Billy Casper Golf will end its management of Bradford Creek Golf course effective March 31, Greenville officials said.
The golf design and management firm announced it was terminating its agreement with the City of Greenville in a March 25 letter.
“As discussed prior, Bradford Creek has not performed as expected, albeit two hurricanes have adversely impacted revenues of the facility,” Mike Cutler, the company’s senior vice president, wrote. “Unfortunately, we have exhausted all reasonable efforts to create a sustainable business and expect the operation loss will be $150,000 per annum for the foreseeable future.”
An email and telephone call to the company’s media relations office for additional comment was not returned.
“We’ve wanted them to be successful, of course, but they were struggling, we could tell that. We are of course disappointed that they are not interested in continuing to manage the course,” said Gary Fenton, Greenville Recreation and Parks director. “I don’t have a lot of answers yet about where we go from here. We are going to consider all the possibilities and speak with the (city) council regarding the possibilities in order to determine the direction we should go.”
The course will remain operational until March 31 and hopefully beyond, he said.
“I think golf has been a nice addition to our menu of recreational opportunities here in Greenville. We will continue to look at a way of preserving that,” Fenton said.
Billy Casper Golf’s notice came 45 days after the City Council conducted a review the course finances. The review was conducted at the course 18-month mark of the five-year contract with Billy Casper Golf.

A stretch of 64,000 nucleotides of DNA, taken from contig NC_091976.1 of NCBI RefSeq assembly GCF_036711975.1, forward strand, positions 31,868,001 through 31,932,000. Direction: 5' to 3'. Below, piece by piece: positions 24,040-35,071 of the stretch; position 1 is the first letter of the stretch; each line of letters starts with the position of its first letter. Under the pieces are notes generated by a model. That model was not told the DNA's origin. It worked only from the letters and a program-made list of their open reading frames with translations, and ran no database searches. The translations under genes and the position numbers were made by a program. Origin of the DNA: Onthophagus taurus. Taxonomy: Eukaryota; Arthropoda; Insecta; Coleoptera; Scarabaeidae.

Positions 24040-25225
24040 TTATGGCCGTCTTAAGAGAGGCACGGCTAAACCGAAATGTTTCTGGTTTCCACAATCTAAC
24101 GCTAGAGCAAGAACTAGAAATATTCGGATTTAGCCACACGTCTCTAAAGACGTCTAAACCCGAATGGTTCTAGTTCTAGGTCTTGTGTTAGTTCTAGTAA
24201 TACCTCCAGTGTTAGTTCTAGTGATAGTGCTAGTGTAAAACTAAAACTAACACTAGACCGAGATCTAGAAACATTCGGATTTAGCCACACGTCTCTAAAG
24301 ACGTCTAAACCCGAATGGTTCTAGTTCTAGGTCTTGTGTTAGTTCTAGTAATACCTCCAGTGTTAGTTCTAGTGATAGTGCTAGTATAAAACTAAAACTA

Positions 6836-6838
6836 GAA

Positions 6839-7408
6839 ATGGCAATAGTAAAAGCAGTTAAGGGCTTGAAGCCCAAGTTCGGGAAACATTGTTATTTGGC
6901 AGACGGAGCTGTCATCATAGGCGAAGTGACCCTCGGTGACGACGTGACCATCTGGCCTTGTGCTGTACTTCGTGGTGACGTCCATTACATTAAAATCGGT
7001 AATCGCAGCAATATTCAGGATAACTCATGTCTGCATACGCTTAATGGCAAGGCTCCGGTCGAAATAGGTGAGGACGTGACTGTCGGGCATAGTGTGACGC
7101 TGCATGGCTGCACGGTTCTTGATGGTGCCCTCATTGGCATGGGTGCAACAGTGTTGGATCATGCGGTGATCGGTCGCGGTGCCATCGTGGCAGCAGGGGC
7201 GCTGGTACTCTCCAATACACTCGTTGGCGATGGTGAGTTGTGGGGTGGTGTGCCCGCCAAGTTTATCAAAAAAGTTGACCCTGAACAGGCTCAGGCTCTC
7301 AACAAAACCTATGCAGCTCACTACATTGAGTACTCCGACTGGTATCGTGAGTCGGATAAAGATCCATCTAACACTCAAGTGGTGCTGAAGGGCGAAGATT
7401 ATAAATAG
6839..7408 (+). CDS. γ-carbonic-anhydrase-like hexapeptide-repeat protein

The contract required the city to pay a $85,000 fee to Billy Casper along with keeping 15 percent of any profits up to $25,000 annually.
The city also agreed to pay a subsidy that started at $100,000 and was supposed to decline by $25,000 for the next four years.
However, Billy Casper Golf asked the city to keep the subsidy at $100,000 for the second year instead of dropping it to $75,000 because course closures caused a larger than expected loss of revenues.
The council unanimously approved a motion maintaining the $100,000 payment during the 2019-20 fiscal year which ended Tuesday.
The subsidy will drop to $50,000 when the 2020-21 fiscal year starts today.
The city’s long-time goal for the course was to make it self-sustaining, operating off the revenues generated from daily rounds of golf and tournaments.
However, the city has long had to use tax dollars to subsidize its operations. The last year the city operated the course it took $236,270 for the general fund budget and put it toward operations, Assistant City Manager Michael Cowin said during a Feb. 10 city council workshop.
“It’s been a benefit to us,” Cowin said. “That contribution the city makes has been a benefit to them, maybe not quite to the level they wanted to see the first year but it’s something we can continue to work at.”
During the Feb. 10 meeting, the council was shown that the number of rounds of golf at the course decreased in fiscal year 2018-19, in part because of flooding.
Areas of the golf course flood, not only during hurricanes but when there are extended periods of rain, Fenton said Monday. The recent rise in the Tar River produced flooding that shut down some areas of the course.
Fenton said he expects this year’s number of golf rounds will also decrease, even though the golf course was one of the few recreational areas that remained open, with restrictions, during the “stay home” phase of the pandemic.
“I think there were a lot of people laid off, which gives them a lot of time, but it doesn’t give them a lot of money,” Fenton said. “I do wonder if there was any impact of people who might normally play who felt compelled to not to because their income was impacted by a layoff or reduction in hours.”